Monday, July 28, 2014

Cathy Dove Named 10th President of Paul Smith’s College

[ANNUAL EVENT TITLE]Cathy Dove, vice president of Cornell NYC Tech in New York City, will become the tenth president of Paul Smith’s College. Dove will succeed John W. Mills, who is retiring after 10 years as president, on September 1st at the college’s first woman president.

As vice president of Cornell Tech since 2012, Dove has lead Cornell University’s efforts to build a new, 2.1-million-square-foot campus for applied sciences on Roosevelt Island in New York City, expected to open in 2017. Dove has served in senior leadership roles at Cornell since 1989. Previous to Cornell Tech, her most recent positions were associate dean of its College of Engineering and, before that, associate dean at the Samuel Curtis Johnson Graduate School of Management. » Continue Reading.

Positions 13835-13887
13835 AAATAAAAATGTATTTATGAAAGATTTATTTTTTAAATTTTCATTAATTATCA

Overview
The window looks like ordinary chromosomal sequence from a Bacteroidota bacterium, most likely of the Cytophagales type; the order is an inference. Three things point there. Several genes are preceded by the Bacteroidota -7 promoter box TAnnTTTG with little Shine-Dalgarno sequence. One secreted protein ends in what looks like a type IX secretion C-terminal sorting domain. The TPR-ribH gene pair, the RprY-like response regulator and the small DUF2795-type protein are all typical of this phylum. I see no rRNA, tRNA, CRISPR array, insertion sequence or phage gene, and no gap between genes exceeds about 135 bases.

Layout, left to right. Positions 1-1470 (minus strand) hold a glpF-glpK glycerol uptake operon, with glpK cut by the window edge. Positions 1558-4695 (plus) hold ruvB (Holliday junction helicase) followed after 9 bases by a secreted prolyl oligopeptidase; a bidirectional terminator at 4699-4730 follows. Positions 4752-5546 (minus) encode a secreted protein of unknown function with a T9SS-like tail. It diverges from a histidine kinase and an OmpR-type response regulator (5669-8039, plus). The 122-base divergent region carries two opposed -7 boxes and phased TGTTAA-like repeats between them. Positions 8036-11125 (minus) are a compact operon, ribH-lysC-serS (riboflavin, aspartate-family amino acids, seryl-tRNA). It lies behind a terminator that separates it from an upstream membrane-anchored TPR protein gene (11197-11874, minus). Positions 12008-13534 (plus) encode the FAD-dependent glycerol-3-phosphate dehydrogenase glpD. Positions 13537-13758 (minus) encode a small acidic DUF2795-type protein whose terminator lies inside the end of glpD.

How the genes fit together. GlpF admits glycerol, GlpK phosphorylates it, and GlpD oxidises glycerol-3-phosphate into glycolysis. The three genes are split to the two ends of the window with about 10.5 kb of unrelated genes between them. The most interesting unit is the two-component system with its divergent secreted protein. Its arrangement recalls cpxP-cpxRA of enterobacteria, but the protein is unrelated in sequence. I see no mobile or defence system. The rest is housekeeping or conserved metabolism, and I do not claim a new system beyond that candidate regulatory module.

Wednesday, July 2, 2014

Report: Adirondack Living Easier Than Most Places

NY Times Easy Living ReportRecent pieces (here and here) in the Adirondack Almanack stressed the importance of placing the Adirondack Park experience and condition in a national context, especially with the rest of rural America. National context is important when trying to ascertain trends in Adirondack Park demographics, economics or land use.

This past weekend, The New York Times data-crunching blog The Upshot published an interactive map that ranked the 3,135 counties in the U.S. by how hard or easy these places are to live. The indicators they chose to create this ease or hardship ranking were median income, unemployment, percent of population with a college degree, disability rate, obesity and life expectancy. The Upshot said these metrics were selected due to the availability of county level data across the U.S., which provided a profile of economic and public health conditions. Disability was not used as a health indicator, but as a data point for the non-working adult population, which was used in conjunction with unemployment. » Continue Reading.



Monday, June 16, 2014

Tahawus Center Offering Summer Science Lab